According to OSHA, a HEPA, or high-efficiency particulate air filter, is defined as a filter that is at least 99.97% efficient in removing particles of 0.3 micrometers in diameter. That’s much smaller than a coffee grind, one single grain of cayenne pepper, and even a little dot, which is approximately 615 micrometers! HEPA filters were created to capture microscopic substances, like dust mites and other airborne particles that can be hazardous or cause health issues in your environment. Depending on the industry, strict maintenance guidelines must be adhered to clean a facility properly.
ULPA, or ultra-low penetration air filters, are even more efficient than HEPA filters, removing at least 99.99% of particles of 0.12 micrometers in diameter. The high-quality filtering of ULPA is accomplished via slow filtering that can’t exceed 0.025 micrometers per second, allowing just enough time for the air to enter through the filtered particles. ULPA is often used in clean room applications, or situations where critical cleaning is absolutely needed.
Question 3: How Powerful is it?
When seeking a high-performance, heavy-duty industrial vacuum cleaner, automatically, many assume the vacuum’s power can be identified solely through the motor's horsepower. However, educated industrial vacuum buyers aren’t fooled by the horsepower rating alone. Don’t simply limit the power of an industrial vacuum to suction; there are several other factors that play into how well it can lift your application.
- For starters, if your application requires the pickup of dry materials, the vacuum's airflow is by far one of the most important details to consider when examining its cleaning ability.
The airflow speed is measured by cubic feet per minute (CFM), and this force draws and collects particles inside the vacuum. For example, the higher the CFM of the airflow, the more volume you can receive when picking up fine powders, like flour or dust particles.
- Secondly, measuring the static lift of the vacuum is more important than the CFM rating because it is directly related to the power of the airflow and its ability to lift the material.
For example, vacuums designed for lifting liquids or heavy metals will have high lift specifications. In general, the higher the lift, the lower the CFM, so when suctioning liquids heavy in density like water, it’s the static lift that allows industrial vacuum cleaners to lift these substances.
Did You Know?
The unique features of air vacuums produce immense lifting strength, making them a terrific option for lifting heavy or dense items.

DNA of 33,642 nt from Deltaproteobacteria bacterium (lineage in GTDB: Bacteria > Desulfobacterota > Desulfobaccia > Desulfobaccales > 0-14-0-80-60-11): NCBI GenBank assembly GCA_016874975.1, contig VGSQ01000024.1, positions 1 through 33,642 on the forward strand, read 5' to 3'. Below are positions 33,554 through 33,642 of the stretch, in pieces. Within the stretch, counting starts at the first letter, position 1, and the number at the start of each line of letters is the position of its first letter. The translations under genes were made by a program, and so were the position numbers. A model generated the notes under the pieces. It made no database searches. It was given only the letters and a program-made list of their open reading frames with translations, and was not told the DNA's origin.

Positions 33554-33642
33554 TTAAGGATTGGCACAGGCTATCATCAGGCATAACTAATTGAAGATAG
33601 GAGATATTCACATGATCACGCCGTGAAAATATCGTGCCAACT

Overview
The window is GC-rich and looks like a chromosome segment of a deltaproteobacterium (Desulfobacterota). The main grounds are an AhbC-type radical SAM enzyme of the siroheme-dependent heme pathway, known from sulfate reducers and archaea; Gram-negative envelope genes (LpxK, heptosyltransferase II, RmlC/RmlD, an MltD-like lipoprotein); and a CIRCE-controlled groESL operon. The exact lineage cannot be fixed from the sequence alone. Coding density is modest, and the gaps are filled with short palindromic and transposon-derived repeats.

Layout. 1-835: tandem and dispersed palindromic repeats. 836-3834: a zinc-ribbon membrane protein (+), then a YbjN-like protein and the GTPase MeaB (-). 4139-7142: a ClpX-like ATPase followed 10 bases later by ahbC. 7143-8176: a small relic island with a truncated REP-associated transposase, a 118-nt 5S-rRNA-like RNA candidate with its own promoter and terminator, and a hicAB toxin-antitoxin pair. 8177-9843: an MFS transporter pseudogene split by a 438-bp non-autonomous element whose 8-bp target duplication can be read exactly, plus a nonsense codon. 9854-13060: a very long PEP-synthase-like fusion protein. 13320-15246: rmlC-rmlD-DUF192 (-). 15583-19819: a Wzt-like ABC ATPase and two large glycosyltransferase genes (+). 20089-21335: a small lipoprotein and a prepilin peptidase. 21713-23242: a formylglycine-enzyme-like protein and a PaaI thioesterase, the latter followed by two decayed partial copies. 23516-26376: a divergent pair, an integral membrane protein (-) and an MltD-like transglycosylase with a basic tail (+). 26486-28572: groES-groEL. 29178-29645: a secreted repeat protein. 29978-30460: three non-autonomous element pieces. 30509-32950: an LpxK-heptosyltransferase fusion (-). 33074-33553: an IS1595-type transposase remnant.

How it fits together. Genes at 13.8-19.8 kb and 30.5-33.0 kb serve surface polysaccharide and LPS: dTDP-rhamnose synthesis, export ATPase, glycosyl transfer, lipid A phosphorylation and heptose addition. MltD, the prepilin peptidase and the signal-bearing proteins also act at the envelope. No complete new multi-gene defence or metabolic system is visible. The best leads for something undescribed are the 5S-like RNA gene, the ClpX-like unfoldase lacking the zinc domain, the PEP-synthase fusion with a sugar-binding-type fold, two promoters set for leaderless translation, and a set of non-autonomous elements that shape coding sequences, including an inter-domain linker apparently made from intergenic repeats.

Question 4: What’s the Maximum Capacity?
Another important question to ask when buying an industrial vacuum is what type of capacity you will need. Unlike vacuums that store collected material inside a small dust bag and require frequent changing, industrial vacuums are designed to simplify this process by offering larger volumes and capacities.
Goodway offers several high-quality industrial vacuums for wet and dry loads ranging in up to 55 gallons of capacity so that you can choose wisely for current and anticipated future needs.
- Dry vacuums are designed to lift dry loads, like fine powders, or dust and collect and recover these particles through a filter. When selecting a wet vacuum, consider features like tilting tanks or pumps for easier removal of accumulated liquids.
- Wet vacuums are known for their waterproof canister design and are specifically built to handle liquid loads.
Did You Know?
If you plan on using a wet/dry vacuum, make sure to clearly understand the capacity for both types of pickup, as they will differ.
Question 5: Does it Require Special Features?
Consider the space of your facility when thinking about the capabilities of your industrial vacuum cleaner. Will you be lifting a thin, powdery substance that can easily cake onto a HEPA filter and may require the use of a filter shaker? Or a liquid spill that could benefit from a vacuum with a dump valve for easy disposal? Take a look around the area. How many outlets are available, and what’s the highest voltage they can take?
Pro Tip: If you need to pick up explosive materials, refer to our guide on understanding NEC hazardous classes.
No matter the problem, Goodway’s top of the line industrial vacuum cleaners have a solution for everyone’s toughest cleaning challenges:
- Coolant filtering for CNC machining industries
- Portable backpack vacuums for hands-free carrying and less stress to hands and wrists
- Quick connect wands for access to those hard-to-reach spaces
- Special pumps and tilts for easier disposal
- Explosion and static proof vacuums
- Clean room vacuum systems
- HEPA and ULPA filters available
So, what's next?
So now that you know which questions to ask, what are you waiting for? Take the next step to reaching your cleaning needs and speak with Goodway about industrial vacuum cleaners today!